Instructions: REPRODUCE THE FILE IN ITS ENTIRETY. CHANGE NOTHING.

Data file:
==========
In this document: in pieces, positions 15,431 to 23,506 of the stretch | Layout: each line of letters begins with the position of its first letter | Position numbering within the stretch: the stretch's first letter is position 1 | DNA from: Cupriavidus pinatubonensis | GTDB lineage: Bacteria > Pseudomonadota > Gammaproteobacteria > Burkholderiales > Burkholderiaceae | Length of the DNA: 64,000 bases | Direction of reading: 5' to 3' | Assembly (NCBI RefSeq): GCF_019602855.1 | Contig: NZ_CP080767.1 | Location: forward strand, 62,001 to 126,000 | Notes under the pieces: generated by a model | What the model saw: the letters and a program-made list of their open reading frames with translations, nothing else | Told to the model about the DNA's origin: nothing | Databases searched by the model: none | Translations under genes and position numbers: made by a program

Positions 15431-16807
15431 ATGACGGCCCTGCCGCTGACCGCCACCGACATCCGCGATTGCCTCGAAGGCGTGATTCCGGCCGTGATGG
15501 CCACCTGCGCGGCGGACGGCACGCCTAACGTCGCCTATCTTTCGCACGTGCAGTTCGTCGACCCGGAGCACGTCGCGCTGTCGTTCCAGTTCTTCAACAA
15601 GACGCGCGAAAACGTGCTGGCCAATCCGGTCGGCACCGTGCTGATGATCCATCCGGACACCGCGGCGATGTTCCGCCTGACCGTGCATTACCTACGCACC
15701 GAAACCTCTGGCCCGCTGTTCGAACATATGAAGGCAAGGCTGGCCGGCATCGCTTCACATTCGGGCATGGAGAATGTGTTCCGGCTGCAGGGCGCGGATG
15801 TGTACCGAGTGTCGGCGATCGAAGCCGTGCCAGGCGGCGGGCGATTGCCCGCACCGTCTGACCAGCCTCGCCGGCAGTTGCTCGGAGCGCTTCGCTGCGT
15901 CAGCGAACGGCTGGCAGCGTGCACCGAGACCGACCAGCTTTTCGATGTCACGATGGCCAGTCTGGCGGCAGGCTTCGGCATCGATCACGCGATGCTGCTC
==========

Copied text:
In this document: in pieces, positions 15,431 to 23,506 of the stretch | Layout: each line of letters begins with the position of its first letter | Position numbering within the stretch: the stretch's first letter is position 1 | DNA from: Cupriavidus pinatubonensis | GTDB lineage: Bacteria > Pseudomonadota > Gammaproteobacteria > Burkholderiales > Burkholderiaceae | Length of the DNA: 64,000 bases | Direction of reading: 5' to 3' | Assembly (NCBI RefSeq): GCF_019602855.1 | Contig: NZ_CP080767.1 | Location: forward strand, 62,001 to 126,000 | Notes under the pieces: generated by a model | What the model saw: the letters and a program-made list of their open reading frames with translations, nothing else | Told to the model about the DNA's origin: nothing | Databases searched by the model: none | Translations under genes and position numbers: made by a program

Positions 15431-16807
15431 ATGACGGCCCTGCCGCTGACCGCCACCGACATCCGCGATTGCCTCGAAGGCGTGATTCCGGCCGTGATGG
15501 CCACCTGCGCGGCGGACGGCACGCCTAACGTCGCCTATCTTTCGCACGTGCAGTTCGTCGACCCGGAGCACGTCGCGCTGTCGTTCCAGTTCTTCAACAA
15601 GACGCGCGAAAACGTGCTGGCCAATCCGGTCGGCACCGTGCTGATGATCCATCCGGACACCGCGGCGATGTTCCGCCTGACCGTGCATTACCTACGCACC
15701 GAAACCTCTGGCCCGCTGTTCGAACATATGAAGGCAAGGCTGGCCGGCATCGCTTCACATTCGGGCATGGAGAATGTGTTCCGGCTGCAGGGCGCGGATG
15801 TGTACCGAGTGTCGGCGATCGAAGCCGTGCCAGGCGGCGGGCGATTGCCCGCACCGTCTGACCAGCCTCGCCGGCAGTTGCTCGGAGCGCTTCGCTGCGT
15901 CAGCGAACGGCTGGCAGCGTGCACCGAGACCGACCAGCTTTTCGATGTCACGATGGCCAGTCTGGCGGCAGGCTTCGGCATCGATCACGCGATGCTGCTC